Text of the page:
Whipping Siphon

In mid-2000, Ferran Adria, the acclaimed Spanish Chef, took a look at a long-used kitchen tool, a whip cream and soda siphon, and opened our eyes to whole new possibilities. It was a big re-discovery for gastronomy and had a lot of chefs and cooks reaching for their old whipper and siphon with new ideas in mind. We will discuss the rebirth of the soda siphon at another time and focus for now on the new versatility Adria found in the humble whipper. The possibilities are endless if you stop focusing its use on cream alone. The device works equally well to create warm foams such as Bearnaise sauce or a perfect potato puree. But, since we all have to walk before we run, I want to acquaint you with a whipper beginning with the old standby – whipped cream.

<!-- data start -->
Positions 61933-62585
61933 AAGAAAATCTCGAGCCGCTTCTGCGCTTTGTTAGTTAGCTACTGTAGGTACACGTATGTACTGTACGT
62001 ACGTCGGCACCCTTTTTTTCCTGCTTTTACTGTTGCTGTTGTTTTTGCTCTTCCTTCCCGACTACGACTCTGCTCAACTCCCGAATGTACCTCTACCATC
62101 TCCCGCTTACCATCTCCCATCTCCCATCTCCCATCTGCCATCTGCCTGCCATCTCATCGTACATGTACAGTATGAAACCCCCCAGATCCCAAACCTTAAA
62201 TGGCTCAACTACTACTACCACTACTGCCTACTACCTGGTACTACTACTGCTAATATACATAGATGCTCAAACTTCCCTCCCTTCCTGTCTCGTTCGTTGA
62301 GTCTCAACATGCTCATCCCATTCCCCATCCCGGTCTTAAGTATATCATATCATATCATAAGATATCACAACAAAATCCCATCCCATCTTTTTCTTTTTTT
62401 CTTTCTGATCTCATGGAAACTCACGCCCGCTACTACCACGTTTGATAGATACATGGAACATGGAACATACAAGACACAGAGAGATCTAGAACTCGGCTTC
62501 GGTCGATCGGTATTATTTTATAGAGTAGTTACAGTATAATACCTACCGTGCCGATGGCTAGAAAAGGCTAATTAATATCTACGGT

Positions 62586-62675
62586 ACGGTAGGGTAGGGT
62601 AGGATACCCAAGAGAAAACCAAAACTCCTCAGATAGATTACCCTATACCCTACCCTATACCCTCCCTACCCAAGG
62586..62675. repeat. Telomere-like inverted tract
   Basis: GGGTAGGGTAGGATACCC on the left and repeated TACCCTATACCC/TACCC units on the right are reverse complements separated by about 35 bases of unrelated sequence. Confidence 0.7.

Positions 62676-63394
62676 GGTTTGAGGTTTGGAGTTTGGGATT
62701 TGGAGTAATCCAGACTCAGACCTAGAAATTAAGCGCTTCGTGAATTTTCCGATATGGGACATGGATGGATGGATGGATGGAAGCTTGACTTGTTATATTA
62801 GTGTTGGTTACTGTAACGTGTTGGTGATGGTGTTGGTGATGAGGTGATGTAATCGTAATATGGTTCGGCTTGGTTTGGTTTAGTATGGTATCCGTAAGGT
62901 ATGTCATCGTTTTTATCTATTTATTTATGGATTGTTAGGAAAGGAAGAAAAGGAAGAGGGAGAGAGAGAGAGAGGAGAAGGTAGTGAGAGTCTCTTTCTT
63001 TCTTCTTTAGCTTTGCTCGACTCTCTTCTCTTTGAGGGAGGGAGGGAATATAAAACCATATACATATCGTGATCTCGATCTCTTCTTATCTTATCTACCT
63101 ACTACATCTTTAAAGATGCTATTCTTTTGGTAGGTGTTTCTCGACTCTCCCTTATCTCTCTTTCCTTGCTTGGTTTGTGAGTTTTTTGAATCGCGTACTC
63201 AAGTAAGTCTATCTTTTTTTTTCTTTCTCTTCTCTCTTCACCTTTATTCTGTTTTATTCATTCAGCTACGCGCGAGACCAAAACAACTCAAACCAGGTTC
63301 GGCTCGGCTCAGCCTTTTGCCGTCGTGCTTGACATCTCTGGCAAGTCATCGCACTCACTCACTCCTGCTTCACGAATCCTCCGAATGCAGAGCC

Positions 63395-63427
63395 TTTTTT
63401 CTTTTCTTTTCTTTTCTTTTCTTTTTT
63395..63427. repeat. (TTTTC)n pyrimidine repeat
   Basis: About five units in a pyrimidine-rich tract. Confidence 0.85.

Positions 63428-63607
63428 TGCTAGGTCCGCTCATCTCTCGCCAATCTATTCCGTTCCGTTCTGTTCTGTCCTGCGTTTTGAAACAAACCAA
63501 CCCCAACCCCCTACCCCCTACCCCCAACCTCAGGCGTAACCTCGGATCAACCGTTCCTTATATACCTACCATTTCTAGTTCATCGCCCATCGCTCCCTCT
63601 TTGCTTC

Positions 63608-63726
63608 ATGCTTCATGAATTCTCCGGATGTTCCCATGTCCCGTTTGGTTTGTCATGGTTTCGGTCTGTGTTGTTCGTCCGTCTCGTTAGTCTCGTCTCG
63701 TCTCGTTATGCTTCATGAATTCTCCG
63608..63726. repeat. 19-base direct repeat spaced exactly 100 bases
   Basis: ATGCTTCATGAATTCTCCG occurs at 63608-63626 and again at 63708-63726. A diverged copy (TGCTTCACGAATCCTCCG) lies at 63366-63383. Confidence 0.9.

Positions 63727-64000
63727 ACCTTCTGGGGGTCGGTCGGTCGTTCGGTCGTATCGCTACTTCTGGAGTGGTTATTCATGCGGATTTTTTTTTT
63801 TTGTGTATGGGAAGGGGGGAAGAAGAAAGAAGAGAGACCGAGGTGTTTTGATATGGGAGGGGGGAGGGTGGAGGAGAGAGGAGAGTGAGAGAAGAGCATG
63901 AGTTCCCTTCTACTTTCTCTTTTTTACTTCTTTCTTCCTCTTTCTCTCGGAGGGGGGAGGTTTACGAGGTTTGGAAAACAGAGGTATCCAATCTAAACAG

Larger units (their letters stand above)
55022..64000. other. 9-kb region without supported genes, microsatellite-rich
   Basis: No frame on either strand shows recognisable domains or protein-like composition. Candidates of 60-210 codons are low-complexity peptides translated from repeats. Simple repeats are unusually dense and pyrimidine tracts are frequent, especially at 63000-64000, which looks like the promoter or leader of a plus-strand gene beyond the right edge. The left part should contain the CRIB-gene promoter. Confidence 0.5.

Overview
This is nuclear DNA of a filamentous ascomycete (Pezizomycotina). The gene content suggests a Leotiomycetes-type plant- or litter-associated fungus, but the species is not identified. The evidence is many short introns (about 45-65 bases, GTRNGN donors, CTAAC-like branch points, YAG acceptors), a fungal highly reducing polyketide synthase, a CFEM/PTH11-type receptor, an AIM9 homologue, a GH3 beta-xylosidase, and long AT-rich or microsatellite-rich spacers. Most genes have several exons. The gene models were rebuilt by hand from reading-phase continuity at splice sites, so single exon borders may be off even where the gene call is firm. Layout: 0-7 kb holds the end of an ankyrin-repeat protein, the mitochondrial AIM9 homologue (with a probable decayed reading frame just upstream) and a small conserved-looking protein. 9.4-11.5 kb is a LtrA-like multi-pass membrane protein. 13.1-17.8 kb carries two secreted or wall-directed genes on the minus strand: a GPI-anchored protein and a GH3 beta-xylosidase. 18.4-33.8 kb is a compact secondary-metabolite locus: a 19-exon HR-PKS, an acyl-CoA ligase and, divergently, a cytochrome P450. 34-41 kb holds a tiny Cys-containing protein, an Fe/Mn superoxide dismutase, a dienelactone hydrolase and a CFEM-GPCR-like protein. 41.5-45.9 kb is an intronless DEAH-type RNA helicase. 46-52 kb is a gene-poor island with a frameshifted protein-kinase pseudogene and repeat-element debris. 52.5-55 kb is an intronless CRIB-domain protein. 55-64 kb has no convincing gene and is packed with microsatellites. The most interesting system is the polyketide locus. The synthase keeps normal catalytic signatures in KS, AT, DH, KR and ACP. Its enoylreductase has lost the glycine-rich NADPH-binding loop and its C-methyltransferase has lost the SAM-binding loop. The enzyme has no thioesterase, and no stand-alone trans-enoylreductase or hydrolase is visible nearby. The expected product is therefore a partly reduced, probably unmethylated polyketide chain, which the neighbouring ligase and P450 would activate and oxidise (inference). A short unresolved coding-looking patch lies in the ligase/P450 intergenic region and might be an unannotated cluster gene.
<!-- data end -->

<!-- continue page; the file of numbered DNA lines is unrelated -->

It is worth mentioning that you can truly hurt (or humiliate) yourself or others if you do not handle a whipper properly. You will be pressurizing a metal can – think about it.

Components of Whipped Cream from a Siphon

  • The Cream – Use heavy cream with 30% or higher butterfat content. (Get the skinny on types of cream here.)
  • The Stabilizer – The key to a good whipped cream, as to a good relationship, is to make sure it stays whipped. In traditional whipped creams you add confectioner’s sugar which also contains corn starch. For modernist whipped creams there are new-fangled stablizers like xanthan gum, gelatin, or carrageenan, but they are harder to pronounce and shouldn’t be sprinkled on your donut if you have extra.
  • The Flavoring – Plain whipped cream is an excellent canvas for added flavor from the usual suspects like vanilla or lemon juice to savory touches like chile.